The suspension systems 12 and 14 include upper wishbone type control arms 30R and 30L, respectively, and lower wishbone type control arms 32R and 32L, respectively.

More specifically, as shown in FIG. 2, there are universal joint connections 36 and 38 between the respective shafts 16 and 18 and the junctures of the respective wheel assemblies 26 and 28; pivotable connections 40 and 42 between the upper ends of the wheel assemblies 26 and 28 and the centers of the respective upper control arms 30R and 30L; and pivotable connections 44 and 45 between the lower ends of the wheel assemblies 26 and 28 and the centers of the respective lower control arms 32R and 32L.

The inner ends 46 and 48 of the half shafts 16 and 18 are universal joints connected to selected points on the respective axle tubes 22 and 24.

The distal ends 49 and 50 of the respective upper control arms 30R and 30L are pivotally connected to suitable locations on the body B. The distal ends 52 and 54 of the respective lower control arms 32R and 32L are also pivotally connected to suitable locations on the body B.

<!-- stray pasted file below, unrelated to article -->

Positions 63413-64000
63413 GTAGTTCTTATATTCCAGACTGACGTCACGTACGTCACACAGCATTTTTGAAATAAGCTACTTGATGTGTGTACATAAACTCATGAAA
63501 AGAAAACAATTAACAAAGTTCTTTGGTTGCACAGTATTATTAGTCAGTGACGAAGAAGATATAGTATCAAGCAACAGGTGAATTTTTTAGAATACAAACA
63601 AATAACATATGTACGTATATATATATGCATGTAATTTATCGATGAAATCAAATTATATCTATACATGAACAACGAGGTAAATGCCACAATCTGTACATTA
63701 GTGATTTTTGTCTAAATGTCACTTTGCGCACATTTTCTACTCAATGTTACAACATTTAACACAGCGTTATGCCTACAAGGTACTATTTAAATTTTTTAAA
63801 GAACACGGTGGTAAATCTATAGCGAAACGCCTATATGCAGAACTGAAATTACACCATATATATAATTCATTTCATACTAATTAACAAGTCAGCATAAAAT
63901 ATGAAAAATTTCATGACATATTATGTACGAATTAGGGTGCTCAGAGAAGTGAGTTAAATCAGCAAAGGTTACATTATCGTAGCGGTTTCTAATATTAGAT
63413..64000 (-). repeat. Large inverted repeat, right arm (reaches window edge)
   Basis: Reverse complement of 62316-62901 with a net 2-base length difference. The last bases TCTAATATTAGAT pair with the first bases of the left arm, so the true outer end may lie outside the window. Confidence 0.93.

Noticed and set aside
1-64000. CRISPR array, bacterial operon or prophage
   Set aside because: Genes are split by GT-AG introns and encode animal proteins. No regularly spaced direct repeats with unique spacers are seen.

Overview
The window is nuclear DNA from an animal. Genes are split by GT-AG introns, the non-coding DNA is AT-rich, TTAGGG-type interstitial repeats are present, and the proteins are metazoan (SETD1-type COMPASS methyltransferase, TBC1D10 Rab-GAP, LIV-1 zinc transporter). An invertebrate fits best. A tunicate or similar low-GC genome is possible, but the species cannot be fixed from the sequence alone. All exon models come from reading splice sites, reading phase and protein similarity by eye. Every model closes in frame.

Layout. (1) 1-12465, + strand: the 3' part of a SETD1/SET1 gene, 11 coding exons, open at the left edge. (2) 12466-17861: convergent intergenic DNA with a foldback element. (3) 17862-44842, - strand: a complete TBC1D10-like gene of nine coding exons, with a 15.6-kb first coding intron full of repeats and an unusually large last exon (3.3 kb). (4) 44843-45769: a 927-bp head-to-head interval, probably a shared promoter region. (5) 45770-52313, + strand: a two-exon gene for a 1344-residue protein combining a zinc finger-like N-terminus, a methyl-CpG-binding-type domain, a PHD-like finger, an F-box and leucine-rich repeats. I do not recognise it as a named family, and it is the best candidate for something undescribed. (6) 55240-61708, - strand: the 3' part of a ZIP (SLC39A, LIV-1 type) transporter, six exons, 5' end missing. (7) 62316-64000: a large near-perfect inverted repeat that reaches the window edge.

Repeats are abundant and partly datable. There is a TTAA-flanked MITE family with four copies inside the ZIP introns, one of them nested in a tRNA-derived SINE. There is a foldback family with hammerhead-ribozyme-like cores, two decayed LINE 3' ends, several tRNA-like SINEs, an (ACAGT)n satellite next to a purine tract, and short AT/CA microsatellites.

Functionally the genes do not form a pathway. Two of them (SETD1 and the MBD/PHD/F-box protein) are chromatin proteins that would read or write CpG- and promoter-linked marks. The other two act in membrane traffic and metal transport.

Voided rubber bushings 56 are used to pivotally mount the outer ends of the right and left axle tubes 22 and 24 to respective pivot points 58 and 60 at selected points along the front portions of the lower control arms 32R and 32L. The voids are selected to provide a low lateral load deflection rate to allow for lateral displacement as the suspension moves through wheel travel, and to provide a high vertical load deflection rate to control the vertical location of the differential assembly. A third mounting point at the distal end of a rearwardly extending arm 29 uses a standard bushing to allow pivoting on three axes to secure the arm to the frame (not shown). The bushing 56 may comprise outer and inner metal cylindrical tubes 62 and 63 confining an elastomeric bushing 64 therebetween, with selectively located longitudinal openings 66 formed through the latter. A through-bolt 68 serves as the fastener. The elastomeric material may be varied in durometer, damping properties, and size, and variably voided by the openings 66, as requires for proper tuning of the vertical and longitudinal load deflection rates of the mount, as well as the lateral load deflection rate of the mount.